1. It has long been the evangelical tradition to react to whatever cultural movement or issue that threatens its hold on the people who once embraced it. All reaction. All fortification. What if instead the church started another conversation? The culture wants to talk about Gender Issues? So? What if we stopped playing issue whack-a-mole? What if we said we are going to talk about this even though the entire internet explodes with that?
2. The smile of my wife like victory and all the spoils thereafter.
3. Books should be less Henry Ford and more Alfred Sisley.
4. Baseball has no time limits. It can go on forever if it needs to. Sometimes I want a game to be over because I want a team to win or I need to go to bed. But when the desire to shorten the time of the game itself enters the discussion it attacks the strength of the game of itself. It’s not like any other sport with their times periods of play. It stands outside and waits and asks us to wait alongside. There is no frenzy like the surrounding world. “It’s boring.” Good. We need that. Incessant laser, smoke and mirrors entertainment has destroyed our taste for long periods of only the smallest of details asking us to pay attention.
5. I am torn between two men. T.S. Eliot saw his work in a bank as a gift for his writing, providing financial security. But there’s Buechner writing on vocation and calling.
6. That lady who sang God Bless America last night for Game 7 of the World Series is someone’s mother or daughter or wife. She’s not a public figure. And so many of you just ridiculed her on social media without mercy.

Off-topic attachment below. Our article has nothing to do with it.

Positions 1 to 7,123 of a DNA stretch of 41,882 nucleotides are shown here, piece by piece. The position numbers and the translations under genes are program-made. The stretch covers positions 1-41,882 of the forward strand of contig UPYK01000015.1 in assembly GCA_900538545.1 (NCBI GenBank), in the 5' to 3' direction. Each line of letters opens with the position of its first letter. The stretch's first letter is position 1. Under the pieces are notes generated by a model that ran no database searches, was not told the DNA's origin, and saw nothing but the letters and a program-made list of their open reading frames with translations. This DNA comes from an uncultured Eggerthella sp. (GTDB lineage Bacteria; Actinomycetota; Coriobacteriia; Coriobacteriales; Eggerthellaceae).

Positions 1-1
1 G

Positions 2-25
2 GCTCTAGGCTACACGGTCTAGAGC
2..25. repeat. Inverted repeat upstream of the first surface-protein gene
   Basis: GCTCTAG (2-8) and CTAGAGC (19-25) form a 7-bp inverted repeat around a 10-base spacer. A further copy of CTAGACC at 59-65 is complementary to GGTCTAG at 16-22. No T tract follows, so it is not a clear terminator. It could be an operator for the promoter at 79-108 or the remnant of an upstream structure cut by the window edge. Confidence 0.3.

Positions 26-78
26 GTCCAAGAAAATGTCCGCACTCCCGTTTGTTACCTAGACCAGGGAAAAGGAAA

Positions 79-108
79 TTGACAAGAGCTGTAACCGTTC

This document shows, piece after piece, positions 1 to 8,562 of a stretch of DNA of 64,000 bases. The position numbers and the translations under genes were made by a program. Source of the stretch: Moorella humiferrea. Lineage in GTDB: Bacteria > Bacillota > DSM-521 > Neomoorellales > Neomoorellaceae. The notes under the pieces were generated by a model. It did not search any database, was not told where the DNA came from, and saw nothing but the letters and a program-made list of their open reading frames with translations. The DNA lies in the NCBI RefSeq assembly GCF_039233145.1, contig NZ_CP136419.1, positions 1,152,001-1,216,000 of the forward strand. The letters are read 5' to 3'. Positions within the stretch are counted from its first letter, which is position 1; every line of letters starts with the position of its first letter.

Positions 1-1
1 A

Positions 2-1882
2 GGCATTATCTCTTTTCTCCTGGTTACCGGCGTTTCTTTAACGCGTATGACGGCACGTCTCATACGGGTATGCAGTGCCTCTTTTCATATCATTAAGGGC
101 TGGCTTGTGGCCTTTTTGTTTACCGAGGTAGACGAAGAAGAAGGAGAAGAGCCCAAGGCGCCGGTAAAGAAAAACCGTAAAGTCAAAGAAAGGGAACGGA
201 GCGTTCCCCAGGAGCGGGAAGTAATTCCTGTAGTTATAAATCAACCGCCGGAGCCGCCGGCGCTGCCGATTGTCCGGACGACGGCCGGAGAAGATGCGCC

7. Outside of Louis Coleman, who I know personally, Billy Butler is my favorite Royal. He looks so normal. Only so much more.
8. Sometimes the dread of an event will gather debris as it rolls downward toward the marked day. And you will try and steal happiness with distraction in one moment and then in another wonder how happiness is even possible under the circumstances. You will tell yourself so many things while on the cliff of despair. However, the euphoria you expected when the event is over and the dread was without warrant, is just not there.
9. The excitement most people feel about vacations is pretty close to how I feel about pizza night at our house.
10. I now keep a little book of T.S. Eliot’s poems on my desk at the bank as a reminder.
1. Yesterday I listened to The Replacements’ Don’t Tell A Soul. Those songs changed me. I didn’t know anyone that liked that album. But I loved it and kept listening for years. About once a year I revisit that album and I’m for a short period I’m back in my ’79 Chevette cruising the Parkway trying to convince some friends how good this album is.
2. Jesus was hard on the rich and spoke graciously to the adulterous. We are the exact reverse.
3. The other night Bethany and I went out for dinner and to the bookstore. I sat in the floor and read a poem by Seamus Heaney I don’t think I’d ever read before. That night I dreamed about the poem and could see all the lines on the page. When I woke up, I could remember only a short phrase.
4. People complain about baseball games being too long as if they ever wanted them to be over.
5. Listening to The Replacements made me think of how when I saw the video for Social Distortion’s “Story of my Life” for the first time and I immediately went out and bought that album and played it till the ink on the cassette disappeared.
6. I saw on Twitter the other day where a person was recovering from surgery and having to spend a week in bed and I thought about how great that is. That’s probably not healthy, huh?
7. When it comes to writing, it is not enough to have something to say. Your subject matter is no justification for writing about it with poverty of ability.